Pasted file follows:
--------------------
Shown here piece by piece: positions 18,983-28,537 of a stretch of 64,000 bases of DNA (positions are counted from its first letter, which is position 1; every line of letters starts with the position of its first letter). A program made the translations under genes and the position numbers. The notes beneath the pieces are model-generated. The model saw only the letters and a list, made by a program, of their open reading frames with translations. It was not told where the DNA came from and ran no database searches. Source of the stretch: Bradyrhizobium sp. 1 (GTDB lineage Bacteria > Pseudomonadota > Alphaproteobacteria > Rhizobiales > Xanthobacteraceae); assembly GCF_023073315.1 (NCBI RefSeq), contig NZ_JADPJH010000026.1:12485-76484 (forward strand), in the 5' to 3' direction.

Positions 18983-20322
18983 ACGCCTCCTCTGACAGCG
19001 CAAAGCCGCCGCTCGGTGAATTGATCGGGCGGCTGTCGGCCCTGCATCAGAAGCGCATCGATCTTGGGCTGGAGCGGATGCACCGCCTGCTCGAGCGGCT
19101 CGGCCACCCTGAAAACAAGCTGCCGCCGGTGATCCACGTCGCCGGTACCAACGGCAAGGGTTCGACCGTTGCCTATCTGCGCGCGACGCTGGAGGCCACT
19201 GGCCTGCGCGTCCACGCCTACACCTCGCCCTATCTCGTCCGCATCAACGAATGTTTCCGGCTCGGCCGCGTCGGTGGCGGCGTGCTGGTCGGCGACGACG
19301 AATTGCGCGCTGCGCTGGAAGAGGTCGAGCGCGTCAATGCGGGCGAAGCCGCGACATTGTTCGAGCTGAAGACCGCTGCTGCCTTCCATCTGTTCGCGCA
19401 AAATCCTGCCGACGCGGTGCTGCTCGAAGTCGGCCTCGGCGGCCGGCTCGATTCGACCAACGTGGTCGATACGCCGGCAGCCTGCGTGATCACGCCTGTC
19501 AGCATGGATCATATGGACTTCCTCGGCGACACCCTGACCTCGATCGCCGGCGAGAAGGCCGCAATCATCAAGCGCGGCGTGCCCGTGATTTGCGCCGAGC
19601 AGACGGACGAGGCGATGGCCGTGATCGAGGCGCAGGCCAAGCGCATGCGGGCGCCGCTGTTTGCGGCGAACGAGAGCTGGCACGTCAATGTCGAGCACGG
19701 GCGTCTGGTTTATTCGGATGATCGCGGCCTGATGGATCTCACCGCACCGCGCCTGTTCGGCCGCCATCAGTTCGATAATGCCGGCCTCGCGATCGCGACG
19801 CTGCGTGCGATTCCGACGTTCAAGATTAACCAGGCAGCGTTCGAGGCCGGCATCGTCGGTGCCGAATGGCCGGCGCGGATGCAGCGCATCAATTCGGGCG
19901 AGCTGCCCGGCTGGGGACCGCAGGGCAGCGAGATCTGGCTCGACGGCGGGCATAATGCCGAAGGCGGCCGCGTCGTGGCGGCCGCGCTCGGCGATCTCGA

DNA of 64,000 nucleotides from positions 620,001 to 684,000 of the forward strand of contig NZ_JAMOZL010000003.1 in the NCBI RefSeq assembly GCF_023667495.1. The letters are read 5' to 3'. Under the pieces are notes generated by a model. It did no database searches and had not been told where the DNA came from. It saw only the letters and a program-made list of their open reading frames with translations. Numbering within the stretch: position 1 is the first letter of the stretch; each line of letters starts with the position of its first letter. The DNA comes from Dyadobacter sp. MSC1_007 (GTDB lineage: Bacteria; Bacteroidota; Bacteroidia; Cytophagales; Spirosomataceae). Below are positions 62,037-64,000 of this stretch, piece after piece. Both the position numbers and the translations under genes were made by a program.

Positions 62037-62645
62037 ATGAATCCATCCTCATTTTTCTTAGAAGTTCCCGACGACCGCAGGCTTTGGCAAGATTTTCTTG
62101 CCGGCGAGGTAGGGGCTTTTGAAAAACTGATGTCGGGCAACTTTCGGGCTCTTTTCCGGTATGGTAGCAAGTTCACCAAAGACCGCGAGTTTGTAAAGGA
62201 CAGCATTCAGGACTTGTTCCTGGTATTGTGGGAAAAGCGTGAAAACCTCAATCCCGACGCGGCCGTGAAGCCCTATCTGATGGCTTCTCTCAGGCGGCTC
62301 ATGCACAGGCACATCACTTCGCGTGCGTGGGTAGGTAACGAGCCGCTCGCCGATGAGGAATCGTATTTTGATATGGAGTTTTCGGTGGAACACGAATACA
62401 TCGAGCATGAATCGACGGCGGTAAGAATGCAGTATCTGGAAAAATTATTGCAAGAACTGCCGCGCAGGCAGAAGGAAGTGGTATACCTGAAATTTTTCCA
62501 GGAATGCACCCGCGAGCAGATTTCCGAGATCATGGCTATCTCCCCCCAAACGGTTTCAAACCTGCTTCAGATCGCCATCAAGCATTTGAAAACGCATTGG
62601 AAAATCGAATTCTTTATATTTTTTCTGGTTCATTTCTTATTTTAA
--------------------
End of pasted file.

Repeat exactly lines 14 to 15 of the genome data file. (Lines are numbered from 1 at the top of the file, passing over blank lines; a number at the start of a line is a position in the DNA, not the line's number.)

DNA of 64,000 nucleotides from positions 620,001 to 684,000 of the forward strand of contig NZ_JAMOZL010000003.1 in the NCBI RefSeq assembly GCF_023667495.1. The letters are read 5' to 3'. Under the pieces are notes generated by a model. It did no database searches and had not been told where the DNA came from. It saw only the letters and a program-made list of their open reading frames with translations. Numbering within the stretch: position 1 is the first letter of the stretch; each line of letters starts with the position of its first letter. The DNA comes from Dyadobacter sp. MSC1_007 (GTDB lineage: Bacteria; Bacteroidota; Bacteroidia; Cytophagales; Spirosomataceae). Below are positions 62,037-64,000 of this stretch, piece after piece. Both the position numbers and the translations under genes were made by a program.

Positions 62037-62645